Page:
With a bench scraper, clean any doughy residue off the work surface where you rolled the balls of dough, then liberally dust it with more flour before you start rolling out the first ball, as this is a very sticky dough.
When rolling out the dough, follow the “air hockey” method. Be sure to repeatedly slide a bench scraper under the rolled-out dough, dusting more flour onto the work surface beneath it as needed and flipping it as you work. Don’t worry about the amount of flour used to roll out the lefser; any excess will be brushed off prior to baking.
While rolling, apply soft and even pressure and regularly check to make sure that you can always lift the dough off the work surface. With all of this in mind, roll out the first ball of dough to about 8 inches (20 cm) in diameter.
When your lefse is as thin as you can make it, brush off any excess flour with a dry pastry brush. If you have a notched rolling pin, roll it once over the surface of your dough. If not, prick the surface of the flattened dough all over (about thirty-five times) with the tines of a fork.
Gently roll it over and around your rolling pin and carry it that way to the stove, carefully unfurling it directly into the hot pan. Cook your lefse for 1 to 2 minutes on each side, until speckled with golden brown spots.
While each lefse is cooking, roll out the next one to have ready. If you have two cast-iron pans, you could heat both and cook two lefser at once.
Transfer each cooked lefse to a plate, covering the pile with a clean kitchen towel while you continue to roll out and cook the remaining balls of dough. If the lefser start to stick to the pan, add a bit of butter.
Lefser are typically served at room temperature, spread with savory or sweet toppings. My favorite way to eat them is to smear them with butter, sprinkle with cardamom sugar and roll them up. It just works! I think they are best served fresh on the day they are made, but they can be stored in an airtight container in the refrigerator for up to 1 week. Just make sure to place a sheet of parchment paper between each lefse before storing.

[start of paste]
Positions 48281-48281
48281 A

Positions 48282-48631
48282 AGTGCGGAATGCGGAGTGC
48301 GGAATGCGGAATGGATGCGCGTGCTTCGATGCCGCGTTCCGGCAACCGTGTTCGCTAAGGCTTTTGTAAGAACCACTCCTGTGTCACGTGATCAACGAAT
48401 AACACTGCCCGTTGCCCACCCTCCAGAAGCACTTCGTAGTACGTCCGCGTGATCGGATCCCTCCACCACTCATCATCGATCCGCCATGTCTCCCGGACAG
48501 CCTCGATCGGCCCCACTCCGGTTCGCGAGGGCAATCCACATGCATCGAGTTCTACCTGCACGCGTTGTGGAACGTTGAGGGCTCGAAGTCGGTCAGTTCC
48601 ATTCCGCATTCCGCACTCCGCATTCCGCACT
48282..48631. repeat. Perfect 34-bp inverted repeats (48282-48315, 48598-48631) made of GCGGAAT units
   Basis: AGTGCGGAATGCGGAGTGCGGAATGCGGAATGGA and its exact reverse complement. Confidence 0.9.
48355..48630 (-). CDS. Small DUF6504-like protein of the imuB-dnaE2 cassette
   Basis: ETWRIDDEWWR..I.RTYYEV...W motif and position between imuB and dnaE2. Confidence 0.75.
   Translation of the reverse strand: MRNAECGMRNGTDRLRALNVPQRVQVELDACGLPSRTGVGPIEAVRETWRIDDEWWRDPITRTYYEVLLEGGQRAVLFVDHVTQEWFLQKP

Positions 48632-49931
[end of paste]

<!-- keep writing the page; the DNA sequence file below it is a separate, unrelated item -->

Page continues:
Air hockey method:
Whether you are rolling out dough for a buttery tart crust or Danish Dough, your dough is likely to stick to your work surface, especially if the temperature in your kitchen is warm. Here is my preferred method to keep the rolling-out process from becoming frustrating and the dough from turning into a sticky mess: Visualize an air hockey puck, which should always skim the surface of the air hockey table. Similarly, you want your dough to stay separate from the work surface on which you are rolling it out, never letting it get glued down. To achieve this, as you roll out your dough, repeatedly lift it up as gently as you can, using your bench scraper to detach any stuck parts, and sprinkle just a bit of flour onto the work surface before continuing to roll it out. Doing this a few times will keep it from adhering to the surface. But work briskly so that your dough doesn’t become too warm and sticky! If you need to use the same work surface to roll out more dough, use your bench scraper to scrape off any residual bits first so that you can start fresh, without the fear of your next batch sticking in the same spots.